A Malaysian Islamic court yesterday allowed a Muslim convert to return to her original faith of Buddhism, setting a precedent that could ease religious minorities' worries about their legal rights.
Lawyers said the Shariah High Court’s verdict in the northern state of Penang was the first time in recent memory that a convert has been permitted to legally renounce Islam in this Muslim-majority nation.
A rising number of disputes about religious conversions has sparked anxiety among minorities — predominantly Buddhist, Christian and Hindu — because in the past, courts virtually always ruled against people seeking to leave Islam.
Penang’s Shariah court, however, granted Siti Fatimah Tan Abdullah’s request to be declared a non-Muslim. She embraced Islam in 1998 because she wanted to marry an Iranian, but claimed she never truly practiced the religion.
GOING TO THE TEMPLE
“I am very happy,” Siti, a 39-year-old ethnic Chinese cake seller, said by telephone. “I want to go to the temple to pray and give thanks.”
The Shariah court, which governs Muslims’ personal conduct and religious lives, ruled that Siti’s husband and Islamic authorities failed to give her proper religious advice.
“So you can’t blame her for her ignorance of the teachings and wanting to convert out,” said Ahmad Munawir Abdul Aziz, a lawyer for the Islamic Affairs Council in Penang.
Minority leaders hailed the verdict as a step to protect religious rights.
“We hope this will be a good example for the future,” said A. Vaithilingam, president of the Malaysian Consultative Council of Buddhism, Christianity, Hinduism, Sikhism and Taoism. “It was an unnecessary prolongation of agony for that poor woman.”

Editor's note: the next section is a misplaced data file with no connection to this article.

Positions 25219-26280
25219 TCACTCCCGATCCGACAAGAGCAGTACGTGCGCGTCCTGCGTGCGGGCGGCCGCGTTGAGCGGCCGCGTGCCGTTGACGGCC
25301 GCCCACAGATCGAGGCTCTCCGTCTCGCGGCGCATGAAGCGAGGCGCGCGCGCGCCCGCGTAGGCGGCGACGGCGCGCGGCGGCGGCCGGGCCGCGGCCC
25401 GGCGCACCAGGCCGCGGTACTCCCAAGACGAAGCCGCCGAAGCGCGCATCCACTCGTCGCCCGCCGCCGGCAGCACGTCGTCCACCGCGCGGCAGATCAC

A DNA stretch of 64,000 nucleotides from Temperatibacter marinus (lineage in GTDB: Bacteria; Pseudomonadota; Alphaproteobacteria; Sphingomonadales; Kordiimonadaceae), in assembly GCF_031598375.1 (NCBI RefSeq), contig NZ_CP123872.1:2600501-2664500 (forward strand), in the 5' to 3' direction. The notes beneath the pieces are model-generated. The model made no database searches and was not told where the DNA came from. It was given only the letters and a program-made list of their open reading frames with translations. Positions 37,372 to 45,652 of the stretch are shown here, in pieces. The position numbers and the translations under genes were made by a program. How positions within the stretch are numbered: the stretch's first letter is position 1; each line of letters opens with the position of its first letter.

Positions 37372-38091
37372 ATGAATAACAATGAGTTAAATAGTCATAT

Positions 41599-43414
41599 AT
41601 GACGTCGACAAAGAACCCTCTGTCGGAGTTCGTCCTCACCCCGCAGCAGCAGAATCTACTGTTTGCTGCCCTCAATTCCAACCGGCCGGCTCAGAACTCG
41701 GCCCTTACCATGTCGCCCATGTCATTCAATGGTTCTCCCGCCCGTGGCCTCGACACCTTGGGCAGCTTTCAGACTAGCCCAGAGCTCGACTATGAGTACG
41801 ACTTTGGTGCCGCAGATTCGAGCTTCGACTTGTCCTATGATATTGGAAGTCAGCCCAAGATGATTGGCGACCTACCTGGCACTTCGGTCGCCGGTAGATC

Siti must still ask the government registration department to have her name and religion changed back on her identification papers. With the court ruling, she was not expected to face any problems.
“It’s a landmark decision,” said Siti’s lawyer, Ahmad Jailani Abdul Ghani.
Siti filed her request in 2006 after her husband left her. She was subsequently ordered to undergo counseling to ensure she truly understood Islam.
Malaysia’s most high-profile conversion case was that of Lina Joy, a woman who was born to Muslim parents and failed to get the Federal Court, Malaysia’s top civil court, to recognize her conversion to Christianity last year.
Malaysia has a dual court system with civil courts for non-Muslims and Shariah courts for Muslims.
In interfaith disputes involving Islam, the Shariah courts typically get the last word, which has upset non-Muslims who fear they cannot get justice in such courts.
Court disputes that ended in favor of Muslims have caused minorities to worry that their rights have become subordinate to those of ethnic Malay Muslims, who make up nearly 60 percent of Malaysia’s 27 million people.
Political observers say religious grievances contributed to the governing coalition’s poor performance in March elections, in which the coalition lost its two-thirds majority in parliament.